Q: What do teenagers do during the summer? I was hoping maybe you could give me a few hints as to what I should be looking for and what to avoid. A little advice would go a long way right now. Thank you in advance.
A: Well first off, I don’t think there’s any set activities that teens have to do during the summer! It really depends on the individual. I myself enjoy just hanging with friends, maybe at their house or the youth center in my town. I also enjoy the occasional game of tennis or golf, but that’s just me. I would say just do what you enjoy doing. Another tip is to get involved in your youth group, if your town or parish has an active one. They’ll certainly give you more ways to spend your time.
As for what you should avoid, I could say the obvious (drinking, drugs, etc.), but that would be of little use to you. Avoid relationships that aren’t genuine. By that I mean don’t lower your standards just to make more “friends”. It’s a mistake I’ve seen plenty of people make, and it always leads to that individual feeling used, unloved, and depressed. This is the type of “friend” that leads people to making bad decisions like the ones I listed above. Make sure you have friends that will stay with you no matter what, help you in your times of need, and most importantly respect you for who you are. I am fortunate enough to have such friends, and believe me, it’s the only way to go. They make it difficult for me to ever not find anything to do during the summer!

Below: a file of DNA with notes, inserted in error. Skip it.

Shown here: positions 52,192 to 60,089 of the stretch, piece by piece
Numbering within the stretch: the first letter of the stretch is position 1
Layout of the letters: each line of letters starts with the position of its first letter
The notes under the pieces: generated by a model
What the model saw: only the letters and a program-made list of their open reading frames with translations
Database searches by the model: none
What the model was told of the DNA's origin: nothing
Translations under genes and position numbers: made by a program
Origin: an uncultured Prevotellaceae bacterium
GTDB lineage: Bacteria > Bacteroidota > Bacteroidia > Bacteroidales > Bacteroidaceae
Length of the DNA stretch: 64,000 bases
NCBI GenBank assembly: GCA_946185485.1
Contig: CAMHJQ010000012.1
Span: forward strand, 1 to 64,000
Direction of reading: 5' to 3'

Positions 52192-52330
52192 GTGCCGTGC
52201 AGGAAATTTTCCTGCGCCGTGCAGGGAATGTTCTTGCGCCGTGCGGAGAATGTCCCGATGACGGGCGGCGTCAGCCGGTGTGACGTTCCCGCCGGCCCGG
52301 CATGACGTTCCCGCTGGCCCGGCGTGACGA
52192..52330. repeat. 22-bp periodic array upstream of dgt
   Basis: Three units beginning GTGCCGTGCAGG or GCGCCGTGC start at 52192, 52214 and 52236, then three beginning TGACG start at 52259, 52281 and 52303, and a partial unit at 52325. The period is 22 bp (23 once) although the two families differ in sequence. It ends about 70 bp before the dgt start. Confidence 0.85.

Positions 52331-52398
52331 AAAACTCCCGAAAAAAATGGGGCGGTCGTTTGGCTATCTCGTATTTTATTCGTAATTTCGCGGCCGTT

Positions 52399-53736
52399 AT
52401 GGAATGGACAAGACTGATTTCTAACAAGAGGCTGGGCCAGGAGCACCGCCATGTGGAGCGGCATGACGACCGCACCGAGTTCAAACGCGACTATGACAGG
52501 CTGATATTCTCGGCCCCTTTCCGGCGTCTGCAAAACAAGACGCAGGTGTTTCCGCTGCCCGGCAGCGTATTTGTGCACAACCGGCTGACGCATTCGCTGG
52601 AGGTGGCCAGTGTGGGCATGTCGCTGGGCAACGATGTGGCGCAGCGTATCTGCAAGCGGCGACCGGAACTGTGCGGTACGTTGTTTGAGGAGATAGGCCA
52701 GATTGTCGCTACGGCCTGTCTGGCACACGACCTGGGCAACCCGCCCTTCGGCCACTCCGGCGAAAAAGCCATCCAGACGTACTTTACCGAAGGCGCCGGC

Q: My mom treats me like a kid even though I am 14. I think that she needs to loosen up. She tells me that I can’t wear certain clothes and doesn’t let me wear makeup. Should I put up with it or talk to her?
A: Fourteen is a rough age for many people. With high school comes a lot of new pressures – get good grades, have new experiences, strive for popularity. However, fourteen is also difficult for those of us watching you go through that difficult time. I remember being terrified when my sister went through middle school and into high school, because I hated the idea of seeing her make the mistakes and experience the heartbreaks that I had. Parents are the same way, especially mothers. Fourteen is an interesting age, because you're no longer a child, and yet not quite an adult – you are able to make some decisions on your own, but still rely on your parents for support. As such, you still need to respect their decisions and realize that they may disagree with you for good reasons.